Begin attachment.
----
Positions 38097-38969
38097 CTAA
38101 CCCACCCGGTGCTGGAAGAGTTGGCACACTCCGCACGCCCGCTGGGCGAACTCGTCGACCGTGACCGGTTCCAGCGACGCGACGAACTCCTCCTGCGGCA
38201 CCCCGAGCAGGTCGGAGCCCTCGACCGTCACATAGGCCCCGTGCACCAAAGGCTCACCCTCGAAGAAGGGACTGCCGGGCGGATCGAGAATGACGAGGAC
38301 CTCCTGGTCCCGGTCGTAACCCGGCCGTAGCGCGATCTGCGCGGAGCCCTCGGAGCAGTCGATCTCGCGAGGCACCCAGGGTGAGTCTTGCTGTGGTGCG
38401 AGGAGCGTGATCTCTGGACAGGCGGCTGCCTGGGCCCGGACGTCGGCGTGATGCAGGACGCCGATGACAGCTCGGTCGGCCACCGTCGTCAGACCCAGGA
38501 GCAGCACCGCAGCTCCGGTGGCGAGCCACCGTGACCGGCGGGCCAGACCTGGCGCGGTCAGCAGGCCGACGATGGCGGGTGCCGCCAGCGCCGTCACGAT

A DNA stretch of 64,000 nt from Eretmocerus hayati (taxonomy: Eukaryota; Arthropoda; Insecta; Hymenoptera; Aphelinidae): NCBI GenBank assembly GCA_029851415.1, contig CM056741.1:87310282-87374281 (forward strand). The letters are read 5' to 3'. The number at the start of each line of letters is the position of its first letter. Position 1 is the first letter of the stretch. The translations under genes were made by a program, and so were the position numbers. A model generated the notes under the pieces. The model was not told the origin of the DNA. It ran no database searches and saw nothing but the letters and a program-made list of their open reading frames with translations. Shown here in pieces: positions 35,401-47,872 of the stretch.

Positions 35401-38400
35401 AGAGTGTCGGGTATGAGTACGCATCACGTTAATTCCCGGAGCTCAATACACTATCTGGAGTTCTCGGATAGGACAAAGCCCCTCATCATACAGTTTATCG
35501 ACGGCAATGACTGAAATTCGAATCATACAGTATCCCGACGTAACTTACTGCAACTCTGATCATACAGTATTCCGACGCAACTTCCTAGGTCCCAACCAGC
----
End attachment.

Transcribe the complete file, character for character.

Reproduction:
Positions 38097-38969
38097 CTAA
38101 CCCACCCGGTGCTGGAAGAGTTGGCACACTCCGCACGCCCGCTGGGCGAACTCGTCGACCGTGACCGGTTCCAGCGACGCGACGAACTCCTCCTGCGGCA
38201 CCCCGAGCAGGTCGGAGCCCTCGACCGTCACATAGGCCCCGTGCACCAAAGGCTCACCCTCGAAGAAGGGACTGCCGGGCGGATCGAGAATGACGAGGAC
38301 CTCCTGGTCCCGGTCGTAACCCGGCCGTAGCGCGATCTGCGCGGAGCCCTCGGAGCAGTCGATCTCGCGAGGCACCCAGGGTGAGTCTTGCTGTGGTGCG
38401 AGGAGCGTGATCTCTGGACAGGCGGCTGCCTGGGCCCGGACGTCGGCGTGATGCAGGACGCCGATGACAGCTCGGTCGGCCACCGTCGTCAGACCCAGGA
38501 GCAGCACCGCAGCTCCGGTGGCGAGCCACCGTGACCGGCGGGCCAGACCTGGCGCGGTCAGCAGGCCGACGATGGCGGGTGCCGCCAGCGCCGTCACGAT

A DNA stretch of 64,000 nt from Eretmocerus hayati (taxonomy: Eukaryota; Arthropoda; Insecta; Hymenoptera; Aphelinidae): NCBI GenBank assembly GCA_029851415.1, contig CM056741.1:87310282-87374281 (forward strand). The letters are read 5' to 3'. The number at the start of each line of letters is the position of its first letter. Position 1 is the first letter of the stretch. The translations under genes were made by a program, and so were the position numbers. A model generated the notes under the pieces. The model was not told the origin of the DNA. It ran no database searches and saw nothing but the letters and a program-made list of their open reading frames with translations. Shown here in pieces: positions 35,401-47,872 of the stretch.

Positions 35401-38400
35401 AGAGTGTCGGGTATGAGTACGCATCACGTTAATTCCCGGAGCTCAATACACTATCTGGAGTTCTCGGATAGGACAAAGCCCCTCATCATACAGTTTATCG
35501 ACGGCAATGACTGAAATTCGAATCATACAGTATCCCGACGTAACTTACTGCAACTCTGATCATACAGTATTCCGACGCAACTTCCTAGGTCCCAACCAGC